by Sam Moses
On sale: February 2001
Estimated pricing: Low $30,000s
An all-new Chevrolet Trailblazer goes on sale this spring. Redesigned from the ground up, the 2002 Trailblazer, shares its basic architecture with the new GMC Envoy and Oldsmobile Bravada. All are engineering knockouts.
The Trailblazer is bigger than the Blazer and it's so good that it could be of concern to Ford, which has just redesigned its best-selling Explorer for 2002.
(Chevrolet will continue to sell its smaller Blazer, at least for now. And don't be confused by the 2001 Blazer's Trailblazer trim level, which is entirely different from this new Trailblazer. The 2002 TrailBlazer is 8.3 inches longer and 6.9 inches wider than the current 2001 Blazer.)
The 2002 Chevrolet Trailblazer uses a new inline six-cylinder engine instead of GM's traditional V6 and V8 engines. While there's nothing new about the basic design of the tried-and-true inline-6, today's technology brings a far more sophisticated powerplant.
For 2002, the Trailblazer comes with just one engine: the new Vortec 4200, an all-aluminum, double-overhead-cam, 24-valve inline-6. If a straight-six engine is good enough for BMW and Lexus, why shouldn't it be good enough for Chevrolet?
This is no ordinary straight six. From 4.2 liters, this double overhead-cam inline-6 produces a stunning 270 horsepower, 30 more than Ford's new 4.6-liter single overhead-cam V8. And its very broad torque curve with a peak 275 pounds-feet is nearly identical to that of the Ford V8. It incorporates state-of-the-art engine construction and management, and its 15 city/21 highway (EPA-estimated) mileage slightly improves on the old V6. In Baja, GM engineers couldn't stop raving about the new engine's towing strength. They excitedly report that during their own comparison testing, a TrailBlazer blew away a Jeep Grand Cherokee V8 in 6000-pound-trailer-pulling race up a mountain. It ran way cooler and used much less gas, they added.
The chassis and suspension are also highly developed, featuring a list of sports car stuff: rack-and-pinion steering, beefy four-wheel vented discs with twin-piston calipers in front, independent front suspension with short/long control arms, solid rear axle using five-link suspension with Bilstein gas-charged shock absorbers and coil springs, thick antiroll bars front and rear. The SUVs' chief designer, Ted Robertson, brought a resume including the '90s Camaro/Firebird. GM wanted his soul as well as his experience in the TrailBlazer, and they got it. He'll take some credit for trying to put some sport in sport-utility.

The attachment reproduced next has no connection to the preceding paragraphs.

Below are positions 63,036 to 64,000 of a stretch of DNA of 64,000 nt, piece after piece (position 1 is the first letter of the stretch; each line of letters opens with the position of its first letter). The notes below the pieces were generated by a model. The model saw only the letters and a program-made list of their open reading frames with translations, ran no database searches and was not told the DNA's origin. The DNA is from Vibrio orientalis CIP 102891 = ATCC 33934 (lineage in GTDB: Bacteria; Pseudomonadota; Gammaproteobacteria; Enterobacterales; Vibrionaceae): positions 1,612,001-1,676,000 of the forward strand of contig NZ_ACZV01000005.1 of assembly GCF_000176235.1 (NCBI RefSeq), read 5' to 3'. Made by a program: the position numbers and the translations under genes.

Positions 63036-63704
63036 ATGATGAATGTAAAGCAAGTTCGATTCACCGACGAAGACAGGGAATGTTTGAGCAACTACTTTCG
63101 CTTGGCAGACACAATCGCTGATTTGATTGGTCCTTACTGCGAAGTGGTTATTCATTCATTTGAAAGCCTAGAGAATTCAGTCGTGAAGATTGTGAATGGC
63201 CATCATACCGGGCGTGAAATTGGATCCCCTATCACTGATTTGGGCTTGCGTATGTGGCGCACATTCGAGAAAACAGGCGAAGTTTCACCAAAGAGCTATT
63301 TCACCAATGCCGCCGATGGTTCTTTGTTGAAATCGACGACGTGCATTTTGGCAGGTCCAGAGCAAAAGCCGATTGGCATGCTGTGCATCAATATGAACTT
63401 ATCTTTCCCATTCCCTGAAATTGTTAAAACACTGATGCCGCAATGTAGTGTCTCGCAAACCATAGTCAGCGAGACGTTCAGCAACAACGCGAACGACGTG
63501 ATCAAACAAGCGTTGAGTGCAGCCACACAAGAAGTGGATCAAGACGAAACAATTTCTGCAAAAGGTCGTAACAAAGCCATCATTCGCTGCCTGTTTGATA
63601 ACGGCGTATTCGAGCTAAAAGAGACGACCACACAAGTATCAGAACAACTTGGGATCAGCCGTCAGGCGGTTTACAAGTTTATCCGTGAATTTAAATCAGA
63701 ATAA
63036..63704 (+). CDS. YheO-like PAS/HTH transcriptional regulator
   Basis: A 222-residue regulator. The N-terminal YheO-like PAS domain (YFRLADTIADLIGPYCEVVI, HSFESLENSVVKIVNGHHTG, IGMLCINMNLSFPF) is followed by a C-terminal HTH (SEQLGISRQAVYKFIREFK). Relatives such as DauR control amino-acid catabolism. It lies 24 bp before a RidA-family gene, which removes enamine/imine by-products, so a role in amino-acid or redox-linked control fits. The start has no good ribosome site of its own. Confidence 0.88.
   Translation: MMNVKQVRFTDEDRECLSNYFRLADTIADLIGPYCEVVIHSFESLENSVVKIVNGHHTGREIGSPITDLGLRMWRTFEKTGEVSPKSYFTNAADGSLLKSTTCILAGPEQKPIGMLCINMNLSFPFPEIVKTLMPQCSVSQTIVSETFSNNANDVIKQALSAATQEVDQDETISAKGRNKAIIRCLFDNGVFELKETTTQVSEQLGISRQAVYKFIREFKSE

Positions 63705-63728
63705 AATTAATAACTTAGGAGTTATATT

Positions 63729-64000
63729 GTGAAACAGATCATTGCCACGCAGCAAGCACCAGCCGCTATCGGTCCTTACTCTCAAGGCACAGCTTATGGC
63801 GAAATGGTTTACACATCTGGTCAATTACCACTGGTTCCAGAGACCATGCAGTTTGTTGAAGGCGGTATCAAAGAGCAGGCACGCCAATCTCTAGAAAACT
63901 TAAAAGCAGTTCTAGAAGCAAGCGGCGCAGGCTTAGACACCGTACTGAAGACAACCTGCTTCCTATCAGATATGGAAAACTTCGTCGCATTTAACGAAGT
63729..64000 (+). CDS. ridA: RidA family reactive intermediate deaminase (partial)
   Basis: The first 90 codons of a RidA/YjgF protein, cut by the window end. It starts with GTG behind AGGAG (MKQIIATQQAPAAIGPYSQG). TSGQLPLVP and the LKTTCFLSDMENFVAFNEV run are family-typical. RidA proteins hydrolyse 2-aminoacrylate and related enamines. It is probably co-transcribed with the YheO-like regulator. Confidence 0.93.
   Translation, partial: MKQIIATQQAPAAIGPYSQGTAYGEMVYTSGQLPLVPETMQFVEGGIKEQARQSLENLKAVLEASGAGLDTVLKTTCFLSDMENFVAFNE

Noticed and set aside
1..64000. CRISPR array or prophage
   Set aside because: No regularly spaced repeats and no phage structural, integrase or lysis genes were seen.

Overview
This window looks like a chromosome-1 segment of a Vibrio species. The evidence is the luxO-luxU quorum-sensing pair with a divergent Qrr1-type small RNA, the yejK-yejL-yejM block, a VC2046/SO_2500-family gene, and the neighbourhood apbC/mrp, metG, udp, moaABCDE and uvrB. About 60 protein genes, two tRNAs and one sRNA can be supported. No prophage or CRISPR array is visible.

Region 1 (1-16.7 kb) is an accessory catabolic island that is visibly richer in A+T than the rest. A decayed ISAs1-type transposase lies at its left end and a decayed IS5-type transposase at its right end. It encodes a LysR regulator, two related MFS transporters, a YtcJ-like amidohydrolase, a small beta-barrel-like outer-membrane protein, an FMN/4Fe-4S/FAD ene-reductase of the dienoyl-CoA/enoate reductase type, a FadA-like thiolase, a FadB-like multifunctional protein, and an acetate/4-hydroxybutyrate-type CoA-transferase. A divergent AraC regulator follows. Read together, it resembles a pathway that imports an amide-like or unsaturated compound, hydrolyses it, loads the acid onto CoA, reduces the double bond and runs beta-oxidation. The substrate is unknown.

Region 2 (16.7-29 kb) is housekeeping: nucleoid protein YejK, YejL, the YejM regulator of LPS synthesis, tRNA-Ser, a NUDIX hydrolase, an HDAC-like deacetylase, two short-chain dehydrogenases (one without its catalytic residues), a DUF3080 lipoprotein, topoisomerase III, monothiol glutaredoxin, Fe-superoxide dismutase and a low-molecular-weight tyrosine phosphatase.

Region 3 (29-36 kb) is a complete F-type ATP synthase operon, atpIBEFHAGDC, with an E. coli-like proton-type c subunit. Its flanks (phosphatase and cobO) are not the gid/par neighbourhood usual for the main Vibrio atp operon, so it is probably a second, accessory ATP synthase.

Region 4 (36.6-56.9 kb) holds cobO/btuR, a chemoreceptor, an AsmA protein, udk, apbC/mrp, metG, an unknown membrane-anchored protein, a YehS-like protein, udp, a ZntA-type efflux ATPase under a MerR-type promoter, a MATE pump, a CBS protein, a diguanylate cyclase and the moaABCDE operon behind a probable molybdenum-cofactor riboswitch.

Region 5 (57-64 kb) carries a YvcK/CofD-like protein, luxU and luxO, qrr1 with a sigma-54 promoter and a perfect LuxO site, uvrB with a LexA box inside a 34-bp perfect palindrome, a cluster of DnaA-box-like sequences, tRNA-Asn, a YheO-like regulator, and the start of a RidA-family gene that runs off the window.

Some 20 to 25 engineers worked on the GM's new SUVs, and they were excited by the challenging performance targets, including power, emissions, mileage, cornering grip, ride quality, interior noise and roominess, even headlamp beam-all of which they believe they exceeded. Attention to detail is evident, from a box that helps air-cool the battery, to remarkably sanitary wiring under the hood, to rear-seat headrests that conveniently flip down for better rearward driver visibility. "Maybe we can even convince people that we're not the same old GM," said Ron Kociba, father of the engine. At the pivotal meeting when he proposed building an inline-6, a top executive responded, "Maybe this is an opportunity to distinguish ourselves from the rest." GM clearly has done this.
Based on about 100 miles of driving on rough and fast Mexican two-lanes-flat and climbing, straight and twisting-and a few laps around an off-road course with steep climbs and descents and 50-mph washboards, the midsize GM SUV might very well be as much truck as any SUV has ever been, and more car than any SUV has ever been-at least for the price, expected to start in the low 30s. Official pricing is will be available shortly, and the vehicles begin rolling off their Moraine, Ohio assembly line and into dealerships in February.
An inline engine is smoother, simpler and more durable than a vee. Advancements in electronics, metallurgy and manufacturing methods now enable an inline engine to soar. In times past, the superior physics of the inline had a hard time breaking out of the cast-iron shell.
The engine is so quiet and smooth at idle that a "starter interrupt" feature had to be added to prevent drivers (initially GM test drivers and engineers) from grinding the starter by turning the key when the engine is already running. There's a media embargo on driving impressions until February 1, so we're not able to tell you how strong the TrailBlazer feels, passing a Mexican truck on an uphill two-lane, or that the faster you go the smoother it gets. And that's on Mexican gas.